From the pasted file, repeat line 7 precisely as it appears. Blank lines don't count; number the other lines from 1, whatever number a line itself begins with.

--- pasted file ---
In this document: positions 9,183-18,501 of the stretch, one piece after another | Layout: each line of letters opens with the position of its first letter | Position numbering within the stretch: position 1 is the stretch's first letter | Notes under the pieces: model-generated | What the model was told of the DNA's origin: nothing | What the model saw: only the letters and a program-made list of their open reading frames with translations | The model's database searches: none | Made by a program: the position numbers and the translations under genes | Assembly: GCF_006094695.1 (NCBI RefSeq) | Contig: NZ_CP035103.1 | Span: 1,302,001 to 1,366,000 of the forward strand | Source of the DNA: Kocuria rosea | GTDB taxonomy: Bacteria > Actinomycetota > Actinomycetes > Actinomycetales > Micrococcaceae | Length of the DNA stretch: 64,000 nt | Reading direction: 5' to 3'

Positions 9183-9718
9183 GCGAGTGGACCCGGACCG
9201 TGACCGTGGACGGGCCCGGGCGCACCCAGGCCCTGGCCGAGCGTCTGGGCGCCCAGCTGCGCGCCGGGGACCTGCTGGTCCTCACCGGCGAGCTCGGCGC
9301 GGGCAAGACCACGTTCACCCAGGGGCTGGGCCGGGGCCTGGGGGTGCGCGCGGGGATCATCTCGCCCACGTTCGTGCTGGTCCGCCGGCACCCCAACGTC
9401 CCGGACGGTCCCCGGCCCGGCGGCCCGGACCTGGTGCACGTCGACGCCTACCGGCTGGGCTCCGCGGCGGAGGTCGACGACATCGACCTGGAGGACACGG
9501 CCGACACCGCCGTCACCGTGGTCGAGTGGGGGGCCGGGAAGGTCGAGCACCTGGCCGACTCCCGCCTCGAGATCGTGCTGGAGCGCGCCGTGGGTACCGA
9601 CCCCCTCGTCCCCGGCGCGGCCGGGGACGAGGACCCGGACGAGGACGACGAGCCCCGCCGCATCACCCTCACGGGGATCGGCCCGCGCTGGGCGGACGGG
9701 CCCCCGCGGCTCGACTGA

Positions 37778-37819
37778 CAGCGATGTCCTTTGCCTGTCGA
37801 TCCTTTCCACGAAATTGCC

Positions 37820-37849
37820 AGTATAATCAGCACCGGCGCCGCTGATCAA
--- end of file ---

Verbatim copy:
9501 CCGACACCGCCGTCACCGTGGTCGAGTGGGGGGCCGGGAAGGTCGAGCACCTGGCCGACTCCCGCCTCGAGATCGTGCTGGAGCGCGCCGTGGGTACCGA